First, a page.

Beginning to Mock with Rhino Mocks and MbUnit - Part 1
page 2 of 7
by Ben Hall
Feedback
Average Rating: This article has not yet been rated.
Views (Total / Last 10 Days): 90017/ 100

What is a mock object?

A mock object is generally used as a stand-in, or replacement, for a real object while the system is being unit tested. The main purpose of using a mock object is to allow our tests to be more focused, self contained, predictable and reliable. By having our unit tests more isolated and predictable we can identify the cause of the failure in less time and false negatives (tests which fail but should pass) are reduced.

An example of when a mock object might be used is when a feature in your system is required to return different results based on the current time of day. Given this requirement, how could it be tested? It would have a number of problems, for example you would have to have different test logic depending on the time of day the tests where executed and worse, only being able to execute the test at certain times of the day in order for it to execute the conditional logic being tested. Identifying the real reason why a test has failed would also become a problem as it could be because of the code or because of the time the test was executed.

This is where mock objects become useful. A mock object would allow us to replace the unpredictable functionality of obtaining the time, and replace it with pre-setup logic with known values which we could test against. We could then write and configure different tests to take into account the different requirements without having to worry about when or where the tests are actually executed. This makes the tests more useful as they could be run and instantly report back if there was a problem.  As a result, tests can be run more often and problems are likely to be fixed in a much shorter time as one of the external dependencies which had the potential to cause problems has been removed.

Other reasons why you might want to use mock objects in your unit tests include:

·         Access to the real object is slow because of database calls or long calculations.

·         The real object uses a call back.

·         The real object requires access to external resources which are unavailable.

·         The real object has not finished being developed.


View Entire Article

User Comments

Title: "Program against interfaces"   
Name: Rogério Liesenfeld
Date: 2009-10-06 5:01:32 PM
Comment:
What exactly is meant here by "program against interfaces, one of the core OO design rules"?

Creating an IDateTime interface with a single DateTimeController implementation class is absolutely NOT what was intended by the GoF book (Design Patterns) when they said "program to interface, not an implementation".

That "core OO design rule" is about something else: polymorphism; and it's really only applicable in the context of reusable OO software, specifically for dependencies between subsystems. Not at all the case for the example in this article.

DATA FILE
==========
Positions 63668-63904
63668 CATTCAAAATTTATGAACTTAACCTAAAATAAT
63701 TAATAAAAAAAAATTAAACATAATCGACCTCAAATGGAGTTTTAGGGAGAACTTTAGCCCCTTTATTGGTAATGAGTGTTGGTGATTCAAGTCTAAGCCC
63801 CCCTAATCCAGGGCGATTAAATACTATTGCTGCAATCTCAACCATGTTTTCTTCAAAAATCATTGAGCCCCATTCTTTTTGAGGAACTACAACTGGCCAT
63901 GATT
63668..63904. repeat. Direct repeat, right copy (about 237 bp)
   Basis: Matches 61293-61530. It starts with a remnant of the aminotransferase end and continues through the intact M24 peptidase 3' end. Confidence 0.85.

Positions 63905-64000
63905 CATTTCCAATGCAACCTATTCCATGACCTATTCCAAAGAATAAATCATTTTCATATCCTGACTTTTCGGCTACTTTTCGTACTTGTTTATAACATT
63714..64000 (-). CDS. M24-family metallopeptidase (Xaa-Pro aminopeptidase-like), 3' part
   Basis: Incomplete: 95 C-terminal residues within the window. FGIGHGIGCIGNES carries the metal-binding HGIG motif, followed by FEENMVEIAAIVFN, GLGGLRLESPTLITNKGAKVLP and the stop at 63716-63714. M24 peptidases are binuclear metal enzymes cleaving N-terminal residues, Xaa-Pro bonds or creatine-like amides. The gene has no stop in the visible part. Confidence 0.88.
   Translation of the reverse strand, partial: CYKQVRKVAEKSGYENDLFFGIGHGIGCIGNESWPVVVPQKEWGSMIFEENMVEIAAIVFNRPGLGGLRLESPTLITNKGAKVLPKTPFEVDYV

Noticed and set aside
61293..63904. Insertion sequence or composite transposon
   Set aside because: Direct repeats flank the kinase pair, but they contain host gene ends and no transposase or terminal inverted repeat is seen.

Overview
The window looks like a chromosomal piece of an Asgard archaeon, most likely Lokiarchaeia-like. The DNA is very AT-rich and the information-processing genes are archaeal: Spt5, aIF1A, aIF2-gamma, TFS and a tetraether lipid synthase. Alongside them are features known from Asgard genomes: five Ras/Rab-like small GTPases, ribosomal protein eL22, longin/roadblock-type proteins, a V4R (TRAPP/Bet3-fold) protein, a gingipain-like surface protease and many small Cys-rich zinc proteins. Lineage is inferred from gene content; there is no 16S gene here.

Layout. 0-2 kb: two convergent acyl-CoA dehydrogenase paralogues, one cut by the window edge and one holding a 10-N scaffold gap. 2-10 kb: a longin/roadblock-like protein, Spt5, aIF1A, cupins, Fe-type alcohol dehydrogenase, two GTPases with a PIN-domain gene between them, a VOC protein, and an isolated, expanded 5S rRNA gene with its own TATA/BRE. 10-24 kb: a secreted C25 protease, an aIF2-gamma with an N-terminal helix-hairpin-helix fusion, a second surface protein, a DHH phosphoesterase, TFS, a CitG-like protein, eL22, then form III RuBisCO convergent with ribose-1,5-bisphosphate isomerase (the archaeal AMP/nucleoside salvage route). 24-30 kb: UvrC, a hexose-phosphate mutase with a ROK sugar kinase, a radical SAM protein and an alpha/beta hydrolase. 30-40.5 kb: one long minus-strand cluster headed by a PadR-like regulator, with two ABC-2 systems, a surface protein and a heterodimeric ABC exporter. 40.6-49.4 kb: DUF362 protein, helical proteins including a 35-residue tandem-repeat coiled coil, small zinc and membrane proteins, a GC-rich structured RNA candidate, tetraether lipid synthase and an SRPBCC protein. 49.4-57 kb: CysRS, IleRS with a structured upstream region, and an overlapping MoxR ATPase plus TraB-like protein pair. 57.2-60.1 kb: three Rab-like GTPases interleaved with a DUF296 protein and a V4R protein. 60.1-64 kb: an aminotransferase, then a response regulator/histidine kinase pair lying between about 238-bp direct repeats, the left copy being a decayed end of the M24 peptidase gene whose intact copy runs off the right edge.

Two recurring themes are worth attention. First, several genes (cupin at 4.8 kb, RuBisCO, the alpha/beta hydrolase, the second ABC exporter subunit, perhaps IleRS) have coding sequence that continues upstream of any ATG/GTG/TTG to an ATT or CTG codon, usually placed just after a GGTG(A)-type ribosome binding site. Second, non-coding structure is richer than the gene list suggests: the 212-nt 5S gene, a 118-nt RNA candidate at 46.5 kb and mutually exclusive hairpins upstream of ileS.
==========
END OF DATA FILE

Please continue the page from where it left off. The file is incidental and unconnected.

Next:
Title: Question   
Name: bangi
Date: 2009-05-06 9:37:40 AM
Comment:
Is it possible to mock an object to is called by the method that I am calling. Eg. 1SomeInterface has a method called GetUsers. GetUsers calls a method called findusers which belongs to a Interface IDataAccess. Is it correct to make a mock object for IDataAccess in my Test class hoping that when I call ISomeInterface when ISomeInterface gets to the IDataAccess.findusers() the mock version will be user instead of the real method.
Title: Thanks   
Name: dotnetguts
Date: 2008-10-27 2:23:56 PM
Comment:
Thanks, Good Information.

DotNetGuts
http://dotnetguts.blogspot.com
Title: Excellent   
Name: Iran
Date: 2008-09-13 7:17:49 AM
Comment:
Thanks a lot Ben for providing a simple start up guide for Rhino mocks
Title: Stubs v Mocks   
Name: Ben Hall
Date: 2008-05-27 6:49:28 AM
Comment:
\
Title: I recomended this book   
Name: Carlos
Date: 2008-05-27 6:04:34 AM
Comment:
This post is very well, but are confused concepts(STUBS-MOCKS)
I recommend reading this book is really good.

http://www.manning.com/osherove/
Title: Diference Stubs and Mocks   
Name: Carlos
Date: 2008-05-27 4:28:18 AM
Comment:
I think these confusing terms between STUBS and MOCKS.
You've created a mock, for help to test the class, this is a stub not a mock. I recommend you read this article.

http://martinfowler.com/articles/mocksArentStubs.html
Title: Great Tutorial   
Name: Steve Smith
Date: 2008-03-22 12:55:29 PM
Comment:
It didn't click for me until I read this - been trying to learn Rhino Mocks off and on for the last week. Nice job!
Title: Thanks for sharing   
Name: Jeena
Date: 2008-01-25 9:32:33 AM
Comment:
Very good article. Thanks a lot
Title: Good introduction to Rhino Mocks   
Name: Tod Birdsall
Date: 2007-12-27 5:55:43 PM
Comment:
Thanks for the nice introduction. It was very clear and easy to follow.
Title: .   
Name: Pawel Tarnik
Date: 2007-10-10 8:39:38 AM
Comment:
Nice article, I look forward to reading the next part.
Thanks.
Title: Beginning to Mock with Rhino Mocks and MbUnit - Part 1   
Name: Lee
Date: 2007-10-09 7:46:47 PM
Comment:
Thanks for the article - it's clear and easy to follow.

Product Spotlight
Product Spotlight 





Community Advice: ASP | SQL | XML | Regular Expressions | Windows


©Copyright 1998-2019 ASPAlliance.com  |  Page Processed at 2019-10-19 1:58:14 PM  AspAlliance Recent Articles RSS Feed
About ASPAlliance | Newsgroups | Advertise | Authors | Email Lists | Feedback | Link To Us | Privacy | Search